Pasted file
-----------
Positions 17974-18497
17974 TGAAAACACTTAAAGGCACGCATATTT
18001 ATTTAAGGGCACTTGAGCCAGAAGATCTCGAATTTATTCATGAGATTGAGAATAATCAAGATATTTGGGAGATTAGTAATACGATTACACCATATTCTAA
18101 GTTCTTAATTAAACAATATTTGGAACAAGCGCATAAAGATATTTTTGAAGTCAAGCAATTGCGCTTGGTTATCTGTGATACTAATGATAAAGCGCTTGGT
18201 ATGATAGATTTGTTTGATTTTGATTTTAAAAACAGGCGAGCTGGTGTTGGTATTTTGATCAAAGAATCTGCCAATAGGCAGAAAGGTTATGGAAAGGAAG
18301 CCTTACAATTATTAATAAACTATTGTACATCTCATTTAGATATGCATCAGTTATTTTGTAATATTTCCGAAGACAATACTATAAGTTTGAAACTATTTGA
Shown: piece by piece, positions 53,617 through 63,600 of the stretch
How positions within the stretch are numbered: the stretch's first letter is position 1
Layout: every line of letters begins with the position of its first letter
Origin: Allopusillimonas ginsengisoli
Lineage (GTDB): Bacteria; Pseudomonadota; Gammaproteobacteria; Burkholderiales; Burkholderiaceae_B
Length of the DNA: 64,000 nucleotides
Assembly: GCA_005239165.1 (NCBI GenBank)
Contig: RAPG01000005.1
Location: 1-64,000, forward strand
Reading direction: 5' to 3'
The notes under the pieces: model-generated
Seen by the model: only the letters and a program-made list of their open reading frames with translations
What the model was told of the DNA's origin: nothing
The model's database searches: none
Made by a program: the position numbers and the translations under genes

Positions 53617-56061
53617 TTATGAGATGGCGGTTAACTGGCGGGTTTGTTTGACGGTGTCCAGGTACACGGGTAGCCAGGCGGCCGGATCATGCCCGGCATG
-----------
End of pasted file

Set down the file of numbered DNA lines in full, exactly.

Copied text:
Positions 17974-18497
17974 TGAAAACACTTAAAGGCACGCATATTT
18001 ATTTAAGGGCACTTGAGCCAGAAGATCTCGAATTTATTCATGAGATTGAGAATAATCAAGATATTTGGGAGATTAGTAATACGATTACACCATATTCTAA
18101 GTTCTTAATTAAACAATATTTGGAACAAGCGCATAAAGATATTTTTGAAGTCAAGCAATTGCGCTTGGTTATCTGTGATACTAATGATAAAGCGCTTGGT
18201 ATGATAGATTTGTTTGATTTTGATTTTAAAAACAGGCGAGCTGGTGTTGGTATTTTGATCAAAGAATCTGCCAATAGGCAGAAAGGTTATGGAAAGGAAG
18301 CCTTACAATTATTAATAAACTATTGTACATCTCATTTAGATATGCATCAGTTATTTTGTAATATTTCCGAAGACAATACTATAAGTTTGAAACTATTTGA
Shown: piece by piece, positions 53,617 through 63,600 of the stretch
How positions within the stretch are numbered: the stretch's first letter is position 1
Layout: every line of letters begins with the position of its first letter
Origin: Allopusillimonas ginsengisoli
Lineage (GTDB): Bacteria; Pseudomonadota; Gammaproteobacteria; Burkholderiales; Burkholderiaceae_B
Length of the DNA: 64,000 nucleotides
Assembly: GCA_005239165.1 (NCBI GenBank)
Contig: RAPG01000005.1
Location: 1-64,000, forward strand
Reading direction: 5' to 3'
The notes under the pieces: model-generated
Seen by the model: only the letters and a program-made list of their open reading frames with translations
What the model was told of the DNA's origin: nothing
The model's database searches: none
Made by a program: the position numbers and the translations under genes

Positions 53617-56061
53617 TTATGAGATGGCGGTTAACTGGCGGGTTTGTTTGACGGTGTCCAGGTACACGGGTAGCCAGGCGGCCGGATCATGCCCGGCATG